Costa de la Luz: Out for an Evening Dinner
Breakfast buffet – pool – sun – lunch – more pool and sun – Dinner
For dinner, we decided to forgo the buffet and walk down to a little restaurant we had seen earlier. The buffet was okay in the sense that it was included, but there wasn’t much authentic about it. So we decided to walk down the hill from the hotel and see what we could find for a restaurant. It wasn’t a long walk to a little area not far from the beach that had a small collection of restaurants. It was a few minutes before 8:00 when we entered the first location to ask if they were open. They weren’t, and it didn’t look like the next place was open either. Since we were in Spain, we figured they didn’t open until a bit later, so after a short stroll on the back we decided to try the next restaurant. They had a nice little seating area out front and looking at the menu, they had an excellent selection of tapas.
Walking into the restaurant we could see that the place was vacant, but out back there was another seating area, and we could see a guy doing some cleaning in what I assumed to be getting ready for the evening.
“Hola,” we said to a guy who was working there. “Open?”
“Sí,” he replied and pointed us to one of the tables.
“Out front okay?”
He then responded with a quick barrage of Spanish words that neither of us could keep up with.
“Umm, Spanish muy poco.”
“Ahh, no English.”
So we pointed to the front indicating that is where we wanted to sit. He sat us down at a nice table out front. Handed us a menu and tried to take our orders.
He gestured and used Spanish to let ask us for our drink order after handing us the menus.
“Sí, umm Ron y coke.”
He looked confused
“Rum and coke?”
“No, cerveza y vino.”
“Okay, vino tinto.”
“Sí.” Which was then followed by a quick sentence that we didn’t understand. He left us to look at the menu and slowly decipher with our limited Spanish skills.
The two glasses of red wine he brought back were excellent. Much better than the red we had been getting served at the hotel. We then ordered a series of tapas items that were also better than anything we had received at the hotel. Not to complain about the hotel here, they do have to cater to the European tourist, and also have to cook the food in large batches. Where this little restaurant has the luxury to focus on something a little more authentic.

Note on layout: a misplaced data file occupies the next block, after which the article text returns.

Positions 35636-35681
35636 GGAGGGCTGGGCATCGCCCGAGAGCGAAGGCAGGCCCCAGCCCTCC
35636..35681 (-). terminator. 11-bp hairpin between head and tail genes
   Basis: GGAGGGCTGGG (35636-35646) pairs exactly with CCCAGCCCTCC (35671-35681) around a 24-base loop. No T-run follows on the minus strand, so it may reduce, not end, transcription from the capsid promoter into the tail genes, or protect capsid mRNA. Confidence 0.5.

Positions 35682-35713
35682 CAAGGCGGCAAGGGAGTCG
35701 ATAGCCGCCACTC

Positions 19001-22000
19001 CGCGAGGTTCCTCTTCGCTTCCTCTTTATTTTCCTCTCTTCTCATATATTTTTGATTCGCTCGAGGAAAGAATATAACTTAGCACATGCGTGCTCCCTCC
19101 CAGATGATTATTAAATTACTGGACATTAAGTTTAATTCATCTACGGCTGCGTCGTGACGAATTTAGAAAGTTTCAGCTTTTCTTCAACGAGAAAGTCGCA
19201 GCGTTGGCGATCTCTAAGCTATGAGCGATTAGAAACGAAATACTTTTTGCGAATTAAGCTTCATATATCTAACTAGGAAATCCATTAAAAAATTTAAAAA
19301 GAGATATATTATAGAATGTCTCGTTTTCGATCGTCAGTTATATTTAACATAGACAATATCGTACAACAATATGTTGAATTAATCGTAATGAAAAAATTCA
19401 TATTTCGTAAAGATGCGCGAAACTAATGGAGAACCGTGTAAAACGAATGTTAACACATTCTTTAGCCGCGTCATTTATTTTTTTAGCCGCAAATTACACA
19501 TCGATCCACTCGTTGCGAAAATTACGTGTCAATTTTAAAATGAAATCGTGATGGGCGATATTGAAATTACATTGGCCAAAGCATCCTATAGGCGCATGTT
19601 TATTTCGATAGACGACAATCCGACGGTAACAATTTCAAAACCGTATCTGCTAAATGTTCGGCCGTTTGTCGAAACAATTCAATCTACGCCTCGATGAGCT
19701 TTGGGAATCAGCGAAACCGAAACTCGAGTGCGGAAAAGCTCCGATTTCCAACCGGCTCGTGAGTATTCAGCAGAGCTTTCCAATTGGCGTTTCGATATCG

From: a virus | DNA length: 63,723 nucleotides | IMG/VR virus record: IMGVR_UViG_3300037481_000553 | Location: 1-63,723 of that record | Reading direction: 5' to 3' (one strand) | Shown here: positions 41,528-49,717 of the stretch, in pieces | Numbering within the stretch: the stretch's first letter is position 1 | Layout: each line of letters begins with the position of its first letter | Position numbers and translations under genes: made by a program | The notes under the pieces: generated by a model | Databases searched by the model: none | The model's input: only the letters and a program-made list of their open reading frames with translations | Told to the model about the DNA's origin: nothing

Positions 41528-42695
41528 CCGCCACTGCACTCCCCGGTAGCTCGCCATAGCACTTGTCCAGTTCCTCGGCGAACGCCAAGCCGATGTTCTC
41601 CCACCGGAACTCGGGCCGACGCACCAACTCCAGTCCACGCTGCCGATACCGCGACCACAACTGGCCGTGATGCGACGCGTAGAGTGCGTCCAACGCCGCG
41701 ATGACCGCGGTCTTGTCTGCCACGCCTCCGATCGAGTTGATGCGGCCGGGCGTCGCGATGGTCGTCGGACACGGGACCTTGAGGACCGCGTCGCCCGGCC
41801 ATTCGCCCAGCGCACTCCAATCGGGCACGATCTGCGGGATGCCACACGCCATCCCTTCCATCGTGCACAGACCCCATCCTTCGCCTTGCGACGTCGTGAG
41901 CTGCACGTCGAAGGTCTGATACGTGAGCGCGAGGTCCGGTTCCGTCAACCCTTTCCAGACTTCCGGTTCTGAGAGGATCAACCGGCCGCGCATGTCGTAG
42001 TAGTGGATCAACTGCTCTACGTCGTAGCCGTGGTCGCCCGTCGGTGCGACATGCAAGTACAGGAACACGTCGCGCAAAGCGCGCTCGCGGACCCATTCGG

As we were eating, there was some commotion at the restaurant next door. Out from the front, a guy was following another yelling at him in both Spanish and English. It was difficult to fully tell what the argument was about since they were mostly using Spanish, much to quickly for either of us to catch. When they had driven up and parked earlier, they greeted the waitress at the place as if they knew her, so I got the vibe that they must have been some expats residing in Spain. The first guy got back in the silver Land Rover they had pulled up in and drove away as the other guy continued to yell at him. There were a couple of other people in the restaurant next door by this time as well, and they all seemed to know the guy. He wasn’t behaving violently or anything; he just seemed mad about something that we couldn’t figure out. But it made for a good show as the waiter and cook at our restaurant came out to watch the commotion along with is.
Somone must have called the police at some point as they arrived to talk to calm the situation. This all happening as we worked our way through the delicious tapas we were serviced. Some fried potatoes with a sauce on them, tomatoes, etc. we ordered more wine and by the end of the night had finished a bottle of red.
Feeling happy about making the decisions to get out of the hotel we asked for the bill which came to €33 euros. In Dublin, a crappy bottle of wine at a restaurant would have been €33 euros. This wine was a delicious bottle that probably wouldn’t even be available in Ireland, and if it were, it would have cost three times as much. Happy with the service and food we gave him 40 and told him to keep the change. Or, we waved that he could keep in as neither of us knew the phrase for keep the change in Spanish.